The program has a standard data exchange platform and performance measures, but allows each region that chooses to implement BTE flexibility to tailor the program to its unique needs. BTE’s guiding principles are (1) Dedication to transforming care processes to reduce mistakes will require investments, for which purchasers should create incentives, (2) Significant reductions in defects (misuse, underuse, and overuse) will reduce the waste and inefficiencies in the health care system today and (3) increased accountability and quality improvements will be encouraged by the release of comparative provider performance data delivered to consumers in a compelling way to lead to better patient care.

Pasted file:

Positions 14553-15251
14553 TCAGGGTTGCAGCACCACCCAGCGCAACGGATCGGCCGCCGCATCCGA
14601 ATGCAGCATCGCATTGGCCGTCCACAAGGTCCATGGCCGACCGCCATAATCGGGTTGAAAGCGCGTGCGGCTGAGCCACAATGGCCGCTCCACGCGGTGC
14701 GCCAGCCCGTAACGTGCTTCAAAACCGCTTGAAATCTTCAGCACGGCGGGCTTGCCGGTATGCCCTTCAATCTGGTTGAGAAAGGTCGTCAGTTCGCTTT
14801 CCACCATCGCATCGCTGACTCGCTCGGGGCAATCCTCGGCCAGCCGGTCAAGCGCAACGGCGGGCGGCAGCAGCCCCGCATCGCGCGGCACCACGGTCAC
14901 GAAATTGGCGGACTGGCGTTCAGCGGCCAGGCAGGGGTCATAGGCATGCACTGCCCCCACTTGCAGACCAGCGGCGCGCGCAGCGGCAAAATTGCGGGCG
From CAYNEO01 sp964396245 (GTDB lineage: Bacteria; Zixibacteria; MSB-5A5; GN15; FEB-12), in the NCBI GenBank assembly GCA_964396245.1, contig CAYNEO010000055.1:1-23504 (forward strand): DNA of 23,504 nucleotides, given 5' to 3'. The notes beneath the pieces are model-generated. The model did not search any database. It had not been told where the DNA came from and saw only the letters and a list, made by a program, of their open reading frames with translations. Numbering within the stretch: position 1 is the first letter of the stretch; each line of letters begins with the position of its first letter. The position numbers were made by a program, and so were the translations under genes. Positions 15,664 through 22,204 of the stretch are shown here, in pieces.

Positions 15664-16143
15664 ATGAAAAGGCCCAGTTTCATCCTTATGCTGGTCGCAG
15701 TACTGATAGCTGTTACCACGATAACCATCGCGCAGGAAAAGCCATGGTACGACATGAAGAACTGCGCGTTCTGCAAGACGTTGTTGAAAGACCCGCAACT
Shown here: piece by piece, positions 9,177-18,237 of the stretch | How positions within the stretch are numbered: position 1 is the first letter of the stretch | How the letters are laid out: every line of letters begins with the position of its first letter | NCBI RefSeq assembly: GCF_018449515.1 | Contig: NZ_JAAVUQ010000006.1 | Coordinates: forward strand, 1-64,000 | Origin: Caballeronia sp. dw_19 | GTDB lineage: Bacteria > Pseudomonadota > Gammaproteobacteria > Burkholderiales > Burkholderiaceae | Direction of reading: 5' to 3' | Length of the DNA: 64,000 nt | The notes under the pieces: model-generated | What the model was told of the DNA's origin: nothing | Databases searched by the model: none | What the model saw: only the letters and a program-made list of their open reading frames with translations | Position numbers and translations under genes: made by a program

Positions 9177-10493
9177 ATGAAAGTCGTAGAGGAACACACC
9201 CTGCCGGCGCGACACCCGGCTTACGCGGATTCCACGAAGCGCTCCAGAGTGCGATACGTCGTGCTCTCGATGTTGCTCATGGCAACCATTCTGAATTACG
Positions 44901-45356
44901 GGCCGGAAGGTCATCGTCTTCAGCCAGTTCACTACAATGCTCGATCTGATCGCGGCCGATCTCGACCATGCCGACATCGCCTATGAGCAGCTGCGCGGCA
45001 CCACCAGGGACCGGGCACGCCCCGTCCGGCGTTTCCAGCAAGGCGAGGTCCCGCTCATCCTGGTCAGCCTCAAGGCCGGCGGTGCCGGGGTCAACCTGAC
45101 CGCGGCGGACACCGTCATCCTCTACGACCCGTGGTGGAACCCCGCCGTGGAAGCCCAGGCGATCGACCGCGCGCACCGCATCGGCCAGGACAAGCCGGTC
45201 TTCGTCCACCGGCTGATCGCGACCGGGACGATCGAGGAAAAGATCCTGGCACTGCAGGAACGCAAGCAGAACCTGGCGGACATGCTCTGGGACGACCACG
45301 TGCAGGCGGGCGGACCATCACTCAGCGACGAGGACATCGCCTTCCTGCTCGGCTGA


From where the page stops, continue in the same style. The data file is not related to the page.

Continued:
The Institute for Healthcare Improvement (IHI)
The Institute for Healthcare Improvement (IHI) is a not-for-profit organization, started in 1991, aimed at improving health care quality around the world. The IHI works with healthcare professionals worldwide to accelerate progress towards achieving its six improvement aims for the health care system (1) safety, (2) effectiveness, (3) patient-centeredness, (4) timeliness, (5) efficiency and, (6) equity.
One of IHI’s largest programs, the Breakthrough Series QI Learning Collaborative Model has been used successfully in many health care settings. The Model for Improvement used in the Breakthrough Series is a QI model that includes four components (1) aims and goals; (2) performance measures, (3) strategies and ideas for changes, and (4) the use of plan-do-study-act (PDSA) cycles. The Breakthrough Series utilizes a structured, peer based learning approach that many institutions have used and adapted to reach quality improvement goals.